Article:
The Sundial by Shirley Jackson

  “The house is so empty,” Essex said to Maryjane, meeting her in an upstairs hallway. “Somehow you never realize how many people there actually were in it, before.”

  “I don’t mind this part so much,” Maryjane said, and shivered. “This is like a game, hide and seek, or murder, or something. It’s what is coming later that I think I am going to mind.”

  “At least, up here you can’t hear the wind,” Essex said.

  When they reassembled in the drawing room Mrs. Halloran, assured that they were now alone in the house, said, speaking loudly over the rising noise of the wind, “I urge you all, most earnestly, to take a glass of sherry before lunch; we have a great deal still to do, and, I need hardly tell you, we need all the courage we can muster.”

  “We must have complete faith,” Aunt Fanny said. “My father has given me his word. Anyway,” she added vaguely, “it’s too late now.”

  “I don’t think I will be able to stand it,” Julia said; her lips were trembling and she had trouble speaking.

  “This is final.” Mrs. Halloran’s voice seemed to echo, now, in the big drawing room; although the weather outside was hotter than it had been for months, perhaps years, there was a chill and a kind of dampness over everything in the big room, and the people in it gathered closer together before the empty fireplace. “This is final,” Mrs. Halloran said. “We have no time now, and certainly no patience, for hysteria or panic. We have all known about this coming day and night for many weeks, and we know, too, what we shall see tomorrow morning. Any one of you—and I mean you, Julia, particularly—who provokes or indulges in any emotional outburst, will be shut in a closet and kept there by force, if I find it necessary. You are my people,” she went on more gently, “and I must bring you safely through this unbelievable experience; trust me.”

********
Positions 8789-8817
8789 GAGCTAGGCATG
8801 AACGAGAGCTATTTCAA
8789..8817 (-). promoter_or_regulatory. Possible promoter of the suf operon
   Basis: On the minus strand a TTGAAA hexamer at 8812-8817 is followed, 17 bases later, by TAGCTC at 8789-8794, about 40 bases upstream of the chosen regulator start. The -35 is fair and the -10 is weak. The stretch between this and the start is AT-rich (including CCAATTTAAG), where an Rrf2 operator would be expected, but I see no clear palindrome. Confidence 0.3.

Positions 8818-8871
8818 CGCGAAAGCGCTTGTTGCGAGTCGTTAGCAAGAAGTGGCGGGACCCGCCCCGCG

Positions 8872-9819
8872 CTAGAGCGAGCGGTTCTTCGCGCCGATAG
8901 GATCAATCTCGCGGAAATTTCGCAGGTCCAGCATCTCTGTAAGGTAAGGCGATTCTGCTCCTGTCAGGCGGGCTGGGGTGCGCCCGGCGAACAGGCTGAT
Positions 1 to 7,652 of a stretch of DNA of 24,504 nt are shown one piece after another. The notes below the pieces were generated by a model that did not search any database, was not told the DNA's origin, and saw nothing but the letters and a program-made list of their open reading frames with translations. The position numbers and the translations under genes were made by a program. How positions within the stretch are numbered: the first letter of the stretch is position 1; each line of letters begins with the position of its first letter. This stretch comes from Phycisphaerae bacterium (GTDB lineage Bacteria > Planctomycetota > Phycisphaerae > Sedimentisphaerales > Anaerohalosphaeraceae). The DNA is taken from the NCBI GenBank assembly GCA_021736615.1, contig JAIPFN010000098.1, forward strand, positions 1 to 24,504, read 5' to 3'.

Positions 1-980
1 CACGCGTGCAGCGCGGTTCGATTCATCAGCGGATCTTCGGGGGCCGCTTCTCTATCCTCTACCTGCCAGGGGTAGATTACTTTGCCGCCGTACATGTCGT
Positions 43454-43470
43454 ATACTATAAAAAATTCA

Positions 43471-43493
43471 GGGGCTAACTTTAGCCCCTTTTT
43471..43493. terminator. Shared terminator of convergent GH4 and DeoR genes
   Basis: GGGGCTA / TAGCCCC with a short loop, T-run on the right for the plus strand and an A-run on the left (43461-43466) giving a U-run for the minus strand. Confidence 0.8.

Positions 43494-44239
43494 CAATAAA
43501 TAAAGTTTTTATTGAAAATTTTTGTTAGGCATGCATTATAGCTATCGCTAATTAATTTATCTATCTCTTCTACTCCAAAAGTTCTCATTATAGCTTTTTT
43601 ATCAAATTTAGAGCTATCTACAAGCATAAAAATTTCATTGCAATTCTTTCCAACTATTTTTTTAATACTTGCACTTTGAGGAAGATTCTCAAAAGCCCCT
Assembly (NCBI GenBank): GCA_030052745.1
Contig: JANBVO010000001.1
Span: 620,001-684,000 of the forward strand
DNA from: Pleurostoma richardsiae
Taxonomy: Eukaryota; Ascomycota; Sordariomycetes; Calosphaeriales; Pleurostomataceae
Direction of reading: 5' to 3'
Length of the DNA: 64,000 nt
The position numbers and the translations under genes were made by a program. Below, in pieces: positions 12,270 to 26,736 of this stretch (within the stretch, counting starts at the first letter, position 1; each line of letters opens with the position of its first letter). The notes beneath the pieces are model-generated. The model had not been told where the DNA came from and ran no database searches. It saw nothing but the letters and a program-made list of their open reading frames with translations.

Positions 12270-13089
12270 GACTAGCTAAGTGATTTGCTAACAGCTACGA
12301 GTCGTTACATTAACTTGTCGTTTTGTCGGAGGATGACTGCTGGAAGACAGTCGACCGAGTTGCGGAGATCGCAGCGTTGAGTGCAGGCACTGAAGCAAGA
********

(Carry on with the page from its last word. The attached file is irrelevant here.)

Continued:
“My father—”

  “I want to go outside,” said Julia, barely articulate. “I don’t want to stay in here any more.”

  “We must try to think of ourselves,” Mrs. Halloran went on, “as absolutely isolated. We are on a tiny island in a raging sea; we are a point of safety in a world of ruin. Think,” she said urgingly, “today, right now, out there in the world, people are beginning to wonder. They notice the weather, of course, and perhaps even feel the first apprehensions already; there must be some people, even this early, who are beginning to fear for their homes and their property, and perhaps into one or two minds the thought of death has already entered. But it is the people out there who have to be afraid; we, inside here, are safe. Julia, at the risk of sounding like Miss Ogilvie, I beg you to listen to me. This is safety. During all the rest of this day and this night, in the face of all your fears—and I believe that we will be called upon to steel ourselves beyond belief; one does not survive a cataclysm easily; I think we none of us know how deep our fears will be before morning—but, I insist, in the face of all your fears, remind yourselves, say it over and over again: the peril is for others: we are safe.”

  “My father—”

  “It’s too soon,” Julia said helplessly. “There’s so much I wanted to see again, and do again . . .”

  “I never wrote to my father,” Gloria said. “I wish now I had said goodbye to him.”

  “Well, it’s a world well lost, if you ask me,” said Mrs. Willow bluntly. “I’ve seen all of it I can take, and that’s no lie.”

  “I wish we’d managed to get some roses from the garden, to wear in our hair,” Arabella said to Maryjane, and Maryjane said resentfully, “If she hadn’t sent the servants off in such a hurry . . . do you know,” she went on to Arabella, “no one made my bed this morning?”

  “It seems to me,” Mrs. Halloran said, “that we would be wise to barricade the house as soon as we can. There does not seem to be any immediate danger, and as you all know we do not anticipate the full fury of the elements until tonight, but on the one hand it will spare us work we may not be able to find time for later, and on the other hand it will serve in some manner to muffle the noise of that wind. It seems to drive right through the house. After the house is as secure as we can make it—”

  “And we know it will stand,” Aunt Fanny said.

  “—we will gather for lunch, and then retire to dress, to reassemble here at four o’clock. You will recall, of course, that we are to be together in the drawing room from four o’clock on.”